Fermanagh Gold Introduction

The following pieces have been contributed by Michael Clarke, keen yachtsman on Lough Erne.

In 1818 a number of Fermanagh gentlemen set up 'The Subscribers to the Boat races on Lough Erne for the encouragement of Fast Sailing Boats and the Improvement of the Navigation of the Lake'. There is a subsequent and continued history of yacht racing that makes today's Lough Erne Yacht Club the oldest yacht racing club in Ireland. It involved various Big House families, who owned the yachts, and other families, many were employees at the Big Houses, who built the yachts and crewed in them.

Big House yacht owners included the following: Saundersons of Castle Saunderson; the Crichtons of Crom Castle, Tippings of Rosferry, Irvines of Rockport, Folliot-Bartons of Waterfoot, the Massey-Beresfords, and the Richardsons of Rossfad.  Boat building families, usually also carpenters, included Maguires at Bellisle,  Craigs at Crom, Goodwins, and Johnstons, some of whom lived on Lower Lake islands. Ternans on Owl Island, Lower Lake and Cathcarts of the Upper Lake were famous rowing families, as were many who lived on Boa Island, Ireland's largest inland island. Charlie McCabe built numerous racing yachts for the lakes and the sea in Enniskillen in the late 1800s.

Johnston is a very common name in present day Fermanagh. It is a long shot, but the Rod Johnstone who built the first of the famous international J/24 keelboats in Connecticut in 1977 believes that his ancestors came from the north of Ireland.

May I ask folk on the list seeking out family histories to look out for the yachting connection. Especially in the early 1800s when Fermanagh's population was three times that of today, there was a substantial and active fleet, likewise in the late 1800s.

Michael Clarke
21 Jun 1999


Bud Crookes, wartime member 422 Squadron, Royal Canadian Airforce, came back to what was RAF Kiladeas last week for the first time in nearly 60 years, and he reckons he has now solved the  mystery of why 422 Squadron carried the nickname 'The Flying Yachtsmen'.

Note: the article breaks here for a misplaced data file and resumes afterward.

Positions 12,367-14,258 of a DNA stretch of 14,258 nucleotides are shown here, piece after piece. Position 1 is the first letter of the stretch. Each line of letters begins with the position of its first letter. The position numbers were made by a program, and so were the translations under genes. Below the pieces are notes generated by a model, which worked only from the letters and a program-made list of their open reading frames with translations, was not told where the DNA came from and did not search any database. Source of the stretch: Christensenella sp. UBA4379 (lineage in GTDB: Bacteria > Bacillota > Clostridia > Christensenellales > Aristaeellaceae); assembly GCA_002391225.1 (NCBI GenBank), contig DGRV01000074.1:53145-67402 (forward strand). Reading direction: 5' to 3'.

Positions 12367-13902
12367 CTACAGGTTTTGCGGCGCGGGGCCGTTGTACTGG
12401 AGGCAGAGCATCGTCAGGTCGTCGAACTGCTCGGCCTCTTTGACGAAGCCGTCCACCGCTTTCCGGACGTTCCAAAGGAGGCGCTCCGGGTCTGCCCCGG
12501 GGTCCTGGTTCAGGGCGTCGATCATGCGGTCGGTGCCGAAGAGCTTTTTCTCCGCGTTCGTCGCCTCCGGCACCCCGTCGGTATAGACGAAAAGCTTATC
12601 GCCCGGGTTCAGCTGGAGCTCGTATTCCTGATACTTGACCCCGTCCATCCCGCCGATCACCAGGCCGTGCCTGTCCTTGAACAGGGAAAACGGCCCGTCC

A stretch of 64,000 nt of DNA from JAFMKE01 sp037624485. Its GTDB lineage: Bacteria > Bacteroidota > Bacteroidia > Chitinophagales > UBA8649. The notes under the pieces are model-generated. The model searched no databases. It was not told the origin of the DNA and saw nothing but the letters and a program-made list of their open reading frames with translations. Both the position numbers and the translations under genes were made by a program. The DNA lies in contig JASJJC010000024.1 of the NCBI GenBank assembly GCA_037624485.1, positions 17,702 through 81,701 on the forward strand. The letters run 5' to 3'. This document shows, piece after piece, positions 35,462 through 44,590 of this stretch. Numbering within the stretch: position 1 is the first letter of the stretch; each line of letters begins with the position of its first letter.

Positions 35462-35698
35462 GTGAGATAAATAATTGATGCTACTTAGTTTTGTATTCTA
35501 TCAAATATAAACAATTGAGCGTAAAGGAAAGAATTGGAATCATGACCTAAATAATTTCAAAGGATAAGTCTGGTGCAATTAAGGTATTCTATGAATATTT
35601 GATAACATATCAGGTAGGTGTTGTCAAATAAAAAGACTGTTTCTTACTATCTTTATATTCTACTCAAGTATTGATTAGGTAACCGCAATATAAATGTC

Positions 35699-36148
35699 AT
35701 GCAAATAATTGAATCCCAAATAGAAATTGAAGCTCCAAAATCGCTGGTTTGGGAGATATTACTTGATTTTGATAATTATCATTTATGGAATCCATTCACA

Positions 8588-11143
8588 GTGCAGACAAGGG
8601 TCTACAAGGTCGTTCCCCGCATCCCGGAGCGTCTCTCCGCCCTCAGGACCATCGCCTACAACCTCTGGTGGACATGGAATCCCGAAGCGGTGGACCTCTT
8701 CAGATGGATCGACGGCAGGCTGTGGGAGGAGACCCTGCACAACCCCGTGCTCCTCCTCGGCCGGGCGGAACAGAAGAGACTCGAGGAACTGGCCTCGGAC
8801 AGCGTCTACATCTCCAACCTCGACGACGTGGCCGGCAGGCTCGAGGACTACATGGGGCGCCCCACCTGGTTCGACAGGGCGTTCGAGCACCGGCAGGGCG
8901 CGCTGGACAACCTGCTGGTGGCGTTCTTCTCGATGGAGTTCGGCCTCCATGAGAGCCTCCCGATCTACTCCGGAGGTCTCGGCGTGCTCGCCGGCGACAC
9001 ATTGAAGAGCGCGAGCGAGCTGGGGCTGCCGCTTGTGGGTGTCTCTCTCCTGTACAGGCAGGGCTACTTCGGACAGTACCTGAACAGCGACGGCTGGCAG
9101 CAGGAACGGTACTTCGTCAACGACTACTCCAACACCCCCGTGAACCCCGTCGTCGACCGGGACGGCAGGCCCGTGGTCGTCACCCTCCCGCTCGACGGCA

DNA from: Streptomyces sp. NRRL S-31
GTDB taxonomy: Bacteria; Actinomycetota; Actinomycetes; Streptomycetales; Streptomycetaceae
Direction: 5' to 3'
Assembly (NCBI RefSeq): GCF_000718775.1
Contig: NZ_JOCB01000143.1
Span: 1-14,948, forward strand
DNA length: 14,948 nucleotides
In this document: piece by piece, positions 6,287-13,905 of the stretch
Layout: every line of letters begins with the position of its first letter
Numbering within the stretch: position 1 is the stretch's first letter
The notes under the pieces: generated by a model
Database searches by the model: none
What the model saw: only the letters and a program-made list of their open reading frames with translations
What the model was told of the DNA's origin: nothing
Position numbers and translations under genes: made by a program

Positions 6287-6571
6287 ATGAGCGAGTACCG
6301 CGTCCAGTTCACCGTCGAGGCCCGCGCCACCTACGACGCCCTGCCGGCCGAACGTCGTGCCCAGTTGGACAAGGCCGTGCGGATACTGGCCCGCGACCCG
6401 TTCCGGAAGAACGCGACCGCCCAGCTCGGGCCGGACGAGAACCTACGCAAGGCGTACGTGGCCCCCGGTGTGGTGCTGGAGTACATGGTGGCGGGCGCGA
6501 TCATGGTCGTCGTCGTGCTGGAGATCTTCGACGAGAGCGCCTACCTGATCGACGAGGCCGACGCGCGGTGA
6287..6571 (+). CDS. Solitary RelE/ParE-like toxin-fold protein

Bud Crookes was chosen by his returning comrades to join Lough Erne Yacht Club's Commodore, Jorgen Pedersen, to unveil a memorial stone to 131 OTU during a reception at LEYC last week, where a party of returning Canadian and other members of 422 Squadron were greeted by LEYC members and other local folk, including Fermanagh Flying Boat Association members.

LEYC is the oldest yacht racing club in Ireland and it was around in the 1940s when he and others in his Sunderland Flying Boat crew were brought together and trained to work as a team in the war against German submarines at 131 OTU. This major Operational Training Unit was based at RAF Kiladeas, which today is the site occupied by Lough Erne Yacht Club.

Bud is sure that there was also a connection between Club and Squadron in those early days. The Kiladeas base itself was built by Americans, whose commanding officer lived at Rossfad House, home of the then LEYC Secretary Henry Richardson and his wife, Phyllis, who was one of the most successful competitive sailors in the history of LEYC. Today the artefacts of war are all put to peaceful and pleasurable use. As the 422 Squadron guests strolled in the sunset, they saw, where war planes once floated, a fleet of J/24 keelboats finish a race in the bay, spinnakers set, go to moorings that used blocks made for wartime flying boats and crews land from dinghies at a slipway first built for Catalina Flying boats. Peace has fully replaced War.

Michael Clarke 
4 Jun 2000
Historian LEYC

Articles contributed by Michael Clarke, Fermanagh